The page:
Commercial radio stations also do promotions with people calling in trivia answers or going to specific locations when the station's van is scheduled to be there to collect free things like T-shirts and things provided by advertisers.  Vans typically look like this:



Do British stations do things like this?

magicdomino

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Re: What kind of radio does your country have?
« Reply #5 on: August 28, 2012, 12:06:42 PM »
To  complicate matters further, commercial radio in the US varies by metropolitan area, so if you're into country music and don't have satellite radio, you're out of luck in New York City.


And if you are in rural Oklahoma, you are out of luck for much of anything other than country music.   :)

Seraphia

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Re: What kind of radio does your country have?
« Reply #6 on: August 28, 2012, 02:08:36 PM »
We don't have a lot of country-wide stations on the average, in-car, no-frills radio. About the only ones I can think of are NPR (National Public Radio) and probably a few on AM bands. The radio landscape is probably as varied as the territory it covers.

Ex: In the Toledo area, there's a station on 95.3. It plays hits/top 20 songs, sans Pop, from the 80's through now for half the day, then cuts in for sports, which ranges from Cleveland Indians baseball to local basketball games to NASCAR races on Sunday.

That same station number in northern MI is a Modern Rock station, with lots of call-in games and a morning show called (I think) the Breakfast Flakes.
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MummySweet

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Re: What kind of radio does your country have?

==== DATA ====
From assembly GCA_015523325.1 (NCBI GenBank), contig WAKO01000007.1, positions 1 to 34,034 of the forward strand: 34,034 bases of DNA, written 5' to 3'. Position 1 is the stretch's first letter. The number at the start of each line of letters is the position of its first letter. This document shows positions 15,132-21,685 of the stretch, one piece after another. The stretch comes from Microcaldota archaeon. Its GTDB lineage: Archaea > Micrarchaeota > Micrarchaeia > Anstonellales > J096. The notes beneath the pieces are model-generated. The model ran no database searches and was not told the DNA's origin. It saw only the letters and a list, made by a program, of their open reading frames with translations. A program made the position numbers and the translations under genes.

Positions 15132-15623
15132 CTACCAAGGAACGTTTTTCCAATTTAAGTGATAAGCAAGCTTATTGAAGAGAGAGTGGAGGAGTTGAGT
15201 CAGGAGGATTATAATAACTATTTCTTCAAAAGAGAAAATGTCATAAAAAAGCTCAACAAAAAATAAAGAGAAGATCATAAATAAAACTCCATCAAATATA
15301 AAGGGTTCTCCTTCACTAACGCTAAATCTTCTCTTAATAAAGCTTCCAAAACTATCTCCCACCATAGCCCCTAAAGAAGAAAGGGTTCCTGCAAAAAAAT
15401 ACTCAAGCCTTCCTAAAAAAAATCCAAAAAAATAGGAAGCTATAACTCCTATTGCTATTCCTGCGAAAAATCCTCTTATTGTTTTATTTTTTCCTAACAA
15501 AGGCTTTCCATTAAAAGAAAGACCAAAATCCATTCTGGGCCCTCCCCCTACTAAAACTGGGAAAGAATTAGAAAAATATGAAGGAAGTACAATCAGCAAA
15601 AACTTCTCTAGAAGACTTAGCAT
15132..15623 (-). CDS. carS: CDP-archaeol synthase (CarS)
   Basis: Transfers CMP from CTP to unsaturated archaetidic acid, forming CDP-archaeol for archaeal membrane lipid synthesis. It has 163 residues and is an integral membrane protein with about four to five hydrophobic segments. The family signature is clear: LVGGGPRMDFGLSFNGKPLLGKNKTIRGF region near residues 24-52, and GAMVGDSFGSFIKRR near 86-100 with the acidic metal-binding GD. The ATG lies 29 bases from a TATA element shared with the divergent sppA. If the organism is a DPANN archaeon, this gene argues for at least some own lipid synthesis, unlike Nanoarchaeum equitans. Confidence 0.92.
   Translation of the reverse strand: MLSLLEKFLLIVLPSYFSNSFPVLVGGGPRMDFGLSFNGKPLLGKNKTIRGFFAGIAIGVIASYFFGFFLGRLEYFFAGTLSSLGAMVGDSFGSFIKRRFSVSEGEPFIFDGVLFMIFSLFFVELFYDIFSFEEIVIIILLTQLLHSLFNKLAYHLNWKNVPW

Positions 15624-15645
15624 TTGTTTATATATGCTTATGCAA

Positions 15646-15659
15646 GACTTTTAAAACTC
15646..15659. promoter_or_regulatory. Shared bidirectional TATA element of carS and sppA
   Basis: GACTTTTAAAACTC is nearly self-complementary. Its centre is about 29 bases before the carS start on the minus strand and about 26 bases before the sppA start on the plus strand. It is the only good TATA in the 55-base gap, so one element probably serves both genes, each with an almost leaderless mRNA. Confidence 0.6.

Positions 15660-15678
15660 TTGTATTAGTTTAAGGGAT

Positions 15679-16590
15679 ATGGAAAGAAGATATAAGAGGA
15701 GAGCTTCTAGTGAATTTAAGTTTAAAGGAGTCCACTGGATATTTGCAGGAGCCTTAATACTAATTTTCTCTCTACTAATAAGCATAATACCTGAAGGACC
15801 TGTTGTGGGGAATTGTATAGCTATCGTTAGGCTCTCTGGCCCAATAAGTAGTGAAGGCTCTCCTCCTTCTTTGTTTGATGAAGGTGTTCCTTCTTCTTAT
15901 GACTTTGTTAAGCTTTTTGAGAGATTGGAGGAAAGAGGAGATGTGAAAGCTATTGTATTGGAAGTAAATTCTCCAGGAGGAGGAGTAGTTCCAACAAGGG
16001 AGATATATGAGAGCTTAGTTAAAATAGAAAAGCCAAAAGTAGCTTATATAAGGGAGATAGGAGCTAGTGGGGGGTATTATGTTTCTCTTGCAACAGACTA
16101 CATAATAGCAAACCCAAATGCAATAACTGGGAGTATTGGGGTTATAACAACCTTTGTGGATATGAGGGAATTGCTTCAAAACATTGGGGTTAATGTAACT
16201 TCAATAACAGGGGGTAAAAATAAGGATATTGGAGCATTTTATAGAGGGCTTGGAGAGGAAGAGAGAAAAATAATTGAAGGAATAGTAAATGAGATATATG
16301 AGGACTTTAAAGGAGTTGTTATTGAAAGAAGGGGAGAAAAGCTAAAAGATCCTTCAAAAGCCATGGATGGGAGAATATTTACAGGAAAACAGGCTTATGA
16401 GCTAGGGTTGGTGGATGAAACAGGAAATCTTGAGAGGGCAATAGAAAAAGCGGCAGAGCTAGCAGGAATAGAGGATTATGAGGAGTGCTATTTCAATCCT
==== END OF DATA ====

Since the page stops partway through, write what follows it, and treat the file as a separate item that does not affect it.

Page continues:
« Reply #7 on: August 28, 2012, 02:17:12 PM »

I'm in the UK where we have the BBC Radio stations:

Radio 1 - current pop music, mostly aimed at the 16-24 market, with certain DJs having a particular music genre (e.g. dance music, hip hop)
Radio 2 - pop music and chat, 24+ (I'm guessing these age ranges by the way) - everything from 50s music onwards
Radio 3 - classical (considered to be quite highbrow)
Radio 4 - speech - news, news analysis, radio plays, documentaries, arts & culture etc.. my favourite station - this weekend I listened to a programme on Vanilla, a radio play about Thomas Payne, poetry in prisons, and all sorts of other interesting things. Also has the 'Today' programme, always satisfying to hear politicians squirm under interrogation :)
Radio 5 - talk and sport


We've recently moved back to the US after living in England for several years.   I miss BBC radio so much!   (I liked Radio 2 and Radio 4.)  The biggest difference?  Advertisements.  Listening to US radio is almost painful to me because of the constant Ad breaks.  I would pay a license fee in an instant to have more ad free radio choices. 

jedikaiti

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Re: What kind of radio does your country have?
« Reply #8 on: August 28, 2012, 02:37:19 PM »